Daylight Saving Time Interferes with BackUps


J

JGreg7

Now that Windows has adjusted my local system drive for daylight saving time,
my external hard drive back up is off by one hour. Effectively, this tells
my backup software that all of the files on the external hard drive are out
of date.

Is there any way, without copying the entire drive, to account for the time
differences so that my synchronization software will work properly?

I am not particularly thrilled about having to copy several hundred
Gigabytes simply because Windows changed the time to daylight saving time.

Note: I can trick the computer into keeping the same times if I turn off the
automatic DST setting, however this is not practical since the network keeps
updating my clock to the non-DST settings - one hour off.

Does anyone know how this works? Why my system hard drive file timestamps
change with the computer, and the external files do not?
 
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P

Pegasus

JGreg7 said:
Now that Windows has adjusted my local system drive for daylight saving
time,
my external hard drive back up is off by one hour. Effectively, this
tells
my backup software that all of the files on the external hard drive are
out
of date.

Is there any way, without copying the entire drive, to account for the
time
differences so that my synchronization software will work properly?

I am not particularly thrilled about having to copy several hundred
Gigabytes simply because Windows changed the time to daylight saving time.

Note: I can trick the computer into keeping the same times if I turn off
the
automatic DST setting, however this is not practical since the network
keeps
updating my clock to the non-DST settings - one hour off.

Does anyone know how this works? Why my system hard drive file timestamps
change with the computer, and the external files do not?

If you can't find an elegant solution to make your backup disk see DST then
I can probably whip up a little script for you that will change all date
stamps on that disk. This would be much faster than copying every file.
 
J

John Wunderlich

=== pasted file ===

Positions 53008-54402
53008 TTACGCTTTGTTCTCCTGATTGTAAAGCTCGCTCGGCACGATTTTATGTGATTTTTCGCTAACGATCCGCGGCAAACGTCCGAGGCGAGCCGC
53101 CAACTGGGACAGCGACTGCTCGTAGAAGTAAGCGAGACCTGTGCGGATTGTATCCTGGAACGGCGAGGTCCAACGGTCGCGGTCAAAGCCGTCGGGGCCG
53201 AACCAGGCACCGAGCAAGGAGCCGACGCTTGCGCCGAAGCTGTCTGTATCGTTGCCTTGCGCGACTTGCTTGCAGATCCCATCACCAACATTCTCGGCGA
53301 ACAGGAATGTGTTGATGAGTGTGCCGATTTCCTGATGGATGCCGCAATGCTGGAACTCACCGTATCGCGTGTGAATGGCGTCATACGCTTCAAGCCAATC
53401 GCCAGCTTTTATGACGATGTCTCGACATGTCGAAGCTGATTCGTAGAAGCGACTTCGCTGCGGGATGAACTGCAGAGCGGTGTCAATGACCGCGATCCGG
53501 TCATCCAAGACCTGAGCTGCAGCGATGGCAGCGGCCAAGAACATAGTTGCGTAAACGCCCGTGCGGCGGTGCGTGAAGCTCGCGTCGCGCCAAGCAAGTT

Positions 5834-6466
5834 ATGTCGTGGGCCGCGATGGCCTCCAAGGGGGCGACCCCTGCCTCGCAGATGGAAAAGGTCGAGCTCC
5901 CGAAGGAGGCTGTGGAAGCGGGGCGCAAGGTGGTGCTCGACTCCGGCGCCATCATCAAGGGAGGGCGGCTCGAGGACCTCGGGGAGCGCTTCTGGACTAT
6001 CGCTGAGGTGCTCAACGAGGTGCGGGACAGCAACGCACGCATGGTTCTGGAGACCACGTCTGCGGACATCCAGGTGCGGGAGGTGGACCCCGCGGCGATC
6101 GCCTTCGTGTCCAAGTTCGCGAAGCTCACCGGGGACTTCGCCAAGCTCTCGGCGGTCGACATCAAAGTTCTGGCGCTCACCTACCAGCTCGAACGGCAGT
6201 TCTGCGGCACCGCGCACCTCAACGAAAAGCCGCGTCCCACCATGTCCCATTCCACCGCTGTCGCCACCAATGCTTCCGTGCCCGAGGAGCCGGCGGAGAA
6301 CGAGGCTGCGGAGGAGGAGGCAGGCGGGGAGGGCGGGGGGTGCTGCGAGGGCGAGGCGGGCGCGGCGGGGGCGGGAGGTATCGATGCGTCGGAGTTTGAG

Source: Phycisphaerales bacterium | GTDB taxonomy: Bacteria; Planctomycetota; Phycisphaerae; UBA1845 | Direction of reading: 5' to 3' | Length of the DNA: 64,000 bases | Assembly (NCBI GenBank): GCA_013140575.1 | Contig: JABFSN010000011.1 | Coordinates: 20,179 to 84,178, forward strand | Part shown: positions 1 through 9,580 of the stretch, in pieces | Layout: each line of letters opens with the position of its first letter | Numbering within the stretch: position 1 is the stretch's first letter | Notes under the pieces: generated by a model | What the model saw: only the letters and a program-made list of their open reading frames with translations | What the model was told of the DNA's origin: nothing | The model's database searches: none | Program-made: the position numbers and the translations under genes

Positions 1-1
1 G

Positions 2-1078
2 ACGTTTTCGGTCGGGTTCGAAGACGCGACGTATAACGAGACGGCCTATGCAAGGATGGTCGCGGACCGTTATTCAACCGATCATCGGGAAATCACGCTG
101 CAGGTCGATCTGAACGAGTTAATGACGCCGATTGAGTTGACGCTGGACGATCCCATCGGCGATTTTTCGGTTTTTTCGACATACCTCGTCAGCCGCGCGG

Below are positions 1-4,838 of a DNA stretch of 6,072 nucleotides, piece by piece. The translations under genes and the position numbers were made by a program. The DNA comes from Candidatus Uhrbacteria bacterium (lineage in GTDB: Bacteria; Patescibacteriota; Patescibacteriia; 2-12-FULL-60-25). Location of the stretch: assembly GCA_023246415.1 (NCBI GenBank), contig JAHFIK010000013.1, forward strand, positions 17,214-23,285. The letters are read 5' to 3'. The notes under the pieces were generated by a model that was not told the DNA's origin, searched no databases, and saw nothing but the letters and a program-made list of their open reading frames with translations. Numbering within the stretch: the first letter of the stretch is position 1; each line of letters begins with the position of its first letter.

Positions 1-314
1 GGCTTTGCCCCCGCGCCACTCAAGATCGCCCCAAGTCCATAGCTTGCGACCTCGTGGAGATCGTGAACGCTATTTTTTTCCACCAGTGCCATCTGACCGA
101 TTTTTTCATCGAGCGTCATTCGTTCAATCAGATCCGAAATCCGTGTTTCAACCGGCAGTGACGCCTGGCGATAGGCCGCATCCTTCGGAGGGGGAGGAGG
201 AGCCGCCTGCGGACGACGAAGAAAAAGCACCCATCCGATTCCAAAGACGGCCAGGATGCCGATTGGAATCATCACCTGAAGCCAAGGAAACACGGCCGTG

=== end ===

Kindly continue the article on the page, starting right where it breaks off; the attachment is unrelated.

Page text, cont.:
Now that Windows has adjusted my local system drive for daylight
saving time, my external hard drive back up is off by one hour.
Effectively, this tells my backup software that all of the files
on the external hard drive are out of date.

Is there any way, without copying the entire drive, to account for
the time differences so that my synchronization software will work
properly?

I am not particularly thrilled about having to copy several
hundred Gigabytes simply because Windows changed the time to
daylight saving time.

Note: I can trick the computer into keeping the same times if I
turn off the automatic DST setting, however this is not practical
since the network keeps updating my clock to the non-DST settings
- one hour off.

Does anyone know how this works? Why my system hard drive file
timestamps change with the computer, and the external files do
not?

This comes about from the different way that FAT file systems record
file times (local time) as opposed to NTFS file systems (UTC / GMT).

Convert your external hard disk to NTFS format and this should take
care of your problem. Another article I read said that rebooting your
computer might solve it as well (well, at least until the DST time
changes again).

What does your synchonization software company say?

HTH,
John
 
B

Big_Al

John Wunderlich said this on 3/10/2009 4:21 PM:
This comes about from the different way that FAT file systems record
file times (local time) as opposed to NTFS file systems (UTC / GMT).

Convert your external hard disk to NTFS format and this should take
care of your problem. Another article I read said that rebooting your
computer might solve it as well (well, at least until the DST time
changes again).

What does your synchonization software company say?

HTH,
John

Thanks John. I wasn't going to post the question cause I figured it
was just one of those things, but I use Robocopy to backup to a SD chip
and it backed up everything a few days ago. I stopped it long enough
to see the files were exactly one hour off and let it finish and update.
Took 5 minutes instead of 1. But it's nice to know the answer now.
Thanks.
 
J

JGreg7

The NTFS format seems to work, Thank you.

I have several back hard drives for different purposes, and checked my back
up files on the one drive formatted NTFS, and it does not have the out of
date issue.

Now I have an excuse to buy a new hard drive this weekend and re-do the back
ups after reformatting to NTFS.

Thank you for your help.
 
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J

John Wunderlich

The NTFS format seems to work, Thank you.

I have several back hard drives for different purposes, and
checked my back up files on the one drive formatted NTFS, and it
does not have the out of date issue.

Now I have an excuse to buy a new hard drive this weekend and
re-do the back ups after reformatting to NTFS.

Thank you for your help.

I'm glad everything is explained.
Thanks for the feedback.
-- John
 
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